Author Archives: Kris Davis

Downbeat Article by Bradley Bambarger- December issue

New Approaches

The music of pianist Kris Davis is characterized by its duality. Although often tagged as “cerebral”—and her output is complex and progressive, often as tied to contemporary classical as it is to jazz—Davis’ music is just as much a visceral experience. A similar duality is present in her personality: A soft-spoken modesty comes across at first, but it’s inner confidence and self-possession that make the lasting impression. These qualities have helped make the Calgary- bred Davis, 33, one of the more highly regarded composer-improvisers on the New York scene.

On the heels of a quintet album released March 18—Capricorn Climber (Clean Feed)—Davis put out two more albums this fall: Massive Threads (Thirsty Ear), her second solo piano disc, and the all-improvised LARK (Skirl), documenting a collective with saxophonist Ingrid Laubrock, trumpeter Ralph Alessi and drummer Tom Rainey.

Set for release next year is Waiting For You To Grow, the second album by her trio with Rainey and bassist John Hébert. The title refers to her writing and recording the music while pregnant with her first child. Balancing creative work with new motherhood, Davis then finished composing an album-length suite for an unusual octet—four bass clarinets, guitar, piano, organ, drums—that she will premiere in January at Roulette in Brooklyn, then record in the studio.

Davis has recorded eight albums as a leader in a decade. That’s in addition to two albums with Paradoxical Frog, her collaborative trio with Laubrock and drummer Tyshawn Sorey. Davis’ drive stems in part from the way she first pursued her life in music, having left Calgary at 17 to study jazz piano in Toronto. “I’ve always had a commitment to working hard,” she said. “That comes from when I first left home—I had this fear: ‘Am I going to be able to do this and make it?’ That has stuck with me.”

Once in New York, Davis didn’t take long to develop a soundprint marked by a horizontal, line-oriented method rather than one that’s vertical and chord-centered. Early jazz influences had included Herbie Hancock and Keith Jarrett, followed by such mentors as saxophonist Tony Malaby. Lately, she has been drawn to modernist composers. Her first solo album, Aeriol Piano (Clean Feed), included prepared piano à la John Cage. There’s a piece on Massive Threads based on György Ligeti’s étude The Sorcerer’s Apprentice; another had her musing, “What if Morton Feldman played Monk?” Her upcoming trio album includes a number titled “Berio,” after Luciano. She said, “The discipline of learning to play Ligeti or Berio makes you relate different physically to the keyboard—and that can open up new approaches.”

Residency at Cornelia Street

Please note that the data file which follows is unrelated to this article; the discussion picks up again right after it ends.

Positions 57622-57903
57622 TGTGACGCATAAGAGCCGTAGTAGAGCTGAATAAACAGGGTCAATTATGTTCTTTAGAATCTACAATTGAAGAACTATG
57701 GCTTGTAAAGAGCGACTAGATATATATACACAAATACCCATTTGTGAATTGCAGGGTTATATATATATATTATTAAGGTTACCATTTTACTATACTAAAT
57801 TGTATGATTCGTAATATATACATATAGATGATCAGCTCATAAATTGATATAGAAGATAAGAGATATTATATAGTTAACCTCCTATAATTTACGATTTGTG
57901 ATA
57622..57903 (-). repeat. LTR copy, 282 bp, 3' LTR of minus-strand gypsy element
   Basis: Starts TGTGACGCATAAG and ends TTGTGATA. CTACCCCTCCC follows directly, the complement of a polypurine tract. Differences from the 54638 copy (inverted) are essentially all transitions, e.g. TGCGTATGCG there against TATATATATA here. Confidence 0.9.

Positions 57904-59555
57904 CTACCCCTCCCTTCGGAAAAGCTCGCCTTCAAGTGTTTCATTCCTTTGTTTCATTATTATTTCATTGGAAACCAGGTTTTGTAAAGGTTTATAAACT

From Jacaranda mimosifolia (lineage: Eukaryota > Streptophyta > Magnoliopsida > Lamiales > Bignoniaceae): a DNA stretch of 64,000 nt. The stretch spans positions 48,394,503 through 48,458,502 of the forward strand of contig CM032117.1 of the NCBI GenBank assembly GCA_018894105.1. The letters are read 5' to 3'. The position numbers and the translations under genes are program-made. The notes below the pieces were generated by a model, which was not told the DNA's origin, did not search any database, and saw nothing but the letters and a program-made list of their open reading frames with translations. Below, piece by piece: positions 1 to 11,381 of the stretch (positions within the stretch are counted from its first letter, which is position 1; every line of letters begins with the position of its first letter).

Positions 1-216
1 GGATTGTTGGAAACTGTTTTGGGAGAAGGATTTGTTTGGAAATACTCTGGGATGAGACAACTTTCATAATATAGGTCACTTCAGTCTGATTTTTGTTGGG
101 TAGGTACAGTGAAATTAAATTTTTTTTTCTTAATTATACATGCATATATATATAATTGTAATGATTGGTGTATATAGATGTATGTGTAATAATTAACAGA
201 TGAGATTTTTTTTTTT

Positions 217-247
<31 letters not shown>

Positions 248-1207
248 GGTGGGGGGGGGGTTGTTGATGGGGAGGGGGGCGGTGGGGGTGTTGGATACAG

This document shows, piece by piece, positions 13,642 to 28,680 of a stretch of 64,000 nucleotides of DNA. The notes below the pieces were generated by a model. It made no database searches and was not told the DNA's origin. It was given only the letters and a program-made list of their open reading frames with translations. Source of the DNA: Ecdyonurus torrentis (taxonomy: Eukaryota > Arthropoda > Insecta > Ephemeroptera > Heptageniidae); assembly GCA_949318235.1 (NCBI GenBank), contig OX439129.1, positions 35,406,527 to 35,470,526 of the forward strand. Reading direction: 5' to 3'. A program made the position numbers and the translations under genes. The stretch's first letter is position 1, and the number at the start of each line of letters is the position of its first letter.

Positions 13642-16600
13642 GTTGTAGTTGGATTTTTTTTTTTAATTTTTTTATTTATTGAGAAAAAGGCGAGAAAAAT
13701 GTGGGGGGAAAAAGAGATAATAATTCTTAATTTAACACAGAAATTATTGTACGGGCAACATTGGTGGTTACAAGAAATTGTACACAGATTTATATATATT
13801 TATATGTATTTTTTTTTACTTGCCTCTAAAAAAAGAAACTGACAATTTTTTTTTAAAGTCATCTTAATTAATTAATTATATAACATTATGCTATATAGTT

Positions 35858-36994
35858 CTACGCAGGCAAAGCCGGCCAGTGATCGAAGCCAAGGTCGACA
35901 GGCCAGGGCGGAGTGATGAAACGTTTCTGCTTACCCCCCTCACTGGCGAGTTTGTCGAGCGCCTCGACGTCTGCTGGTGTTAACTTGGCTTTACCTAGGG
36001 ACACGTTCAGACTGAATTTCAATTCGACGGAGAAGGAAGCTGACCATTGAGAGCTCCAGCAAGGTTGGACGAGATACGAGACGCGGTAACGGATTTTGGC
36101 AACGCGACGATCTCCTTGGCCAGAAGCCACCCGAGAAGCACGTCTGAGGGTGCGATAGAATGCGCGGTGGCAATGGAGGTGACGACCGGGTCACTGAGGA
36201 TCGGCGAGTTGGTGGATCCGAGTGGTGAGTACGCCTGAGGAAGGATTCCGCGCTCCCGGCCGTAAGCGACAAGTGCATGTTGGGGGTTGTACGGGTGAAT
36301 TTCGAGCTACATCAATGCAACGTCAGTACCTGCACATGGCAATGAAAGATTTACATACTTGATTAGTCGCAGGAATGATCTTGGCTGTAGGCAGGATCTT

As part of a residency at Cornelia Street Cafe, I will perform with 2 of my well established groups and one experimental ensemble. This will take place on the last Saturday of September, October and November.  See below…

September 28th- Kris Davis Trio with Tom Rainey and John Hebert.  Performing the music I composed for the Jazz Gallery Residency  in April.

October 26th- LARK! CD release party (on Skirl Records) with Ingrid Laubrock, Ralph Alessi and Tom Rainey. (We are also playing at Edgefest on the October 24th in Ann Arbor as part of the CD release).

November 30th- ‘Experimental Quartet’ with Sam Newsome-soprano saxophone, William Parker-bass, Ches Smith-drums

Vision Festival and Red Hook Festival this week

Really looking forward to playing with Eric Revis’s trio (Eric Revis, myself and Andrew Cyrille) again at the Vision Festival (Saturday June 15th at 8:45).   Also looking forward to playing with LARK (Ralph Alessi, Ingrid Laubrock, Tom Rainey and myself) at the Red Hook Jazz Festival (June 16th at 1pm).

Heres the New York Times Review of Eric’s new record ‘City of Ayslum’:

The performance to write home about at this year’s Winter Jazzfest was a freely improvised set by the bassist Eric Revis, the pianist Kris Davis and the drummer Andrew Cyrille: musicians of intrepid poise, foraging together in deep communion. “City of Asylum” (Clean Feed) offers a comparable experience. Mr. Revis, who has earned a reputation for hard-swinging brio in the Branford Marsalis Quartet, works here with mystery and indirection. Mr. Cyrille, an avant-garde eminence in his 70s, and Ms. Davis, an ascendant talent in her 30s, explore a language largely defined by common touchstones, like the pianists Cecil Taylor and Andrew Hill.

The album has three proper compositions —  a slinky Revis original (“Question”), a Thelonious Monk tune (“Gallop’s Gallop”) and a hymn by Keith Jarrett (“Prayer”) — but its lifeblood is the uncharted territory, spread across seven tracks that cohere as a whole. What that material reveals is the quality of the listening among the players, an abstract ideal made nearly tangible.

Residency at the Jazz Gallery and European Tour

Through the Jerome Foundation, the Jazz Gallery commissioned me to compose a series of new works in the month of April.  I composed a series of new pieces for my working trio with Tom Rainey and John Hebert.  Looking forward to premiering the new music in Europe next week (see dates below) and in New York City at the Jazz Gallery May 10th and 11th.  We go into the studio right after the performances to make a new CD on Cleanfeed Records, to be release some time in early 2014.

May 1- Stadtgarten, Cologne, Germany

May 2nd- Bimhuis, Amsterdam, The Netherlands

May 3rd- AJMi, Avignon, France

May 4th- Jamboree, Barcelona, Spain

May 5th- National Jazz Scene, Oslo, Norway

May 10th and 11th- Jazz Gallery, NY, NY

 

 

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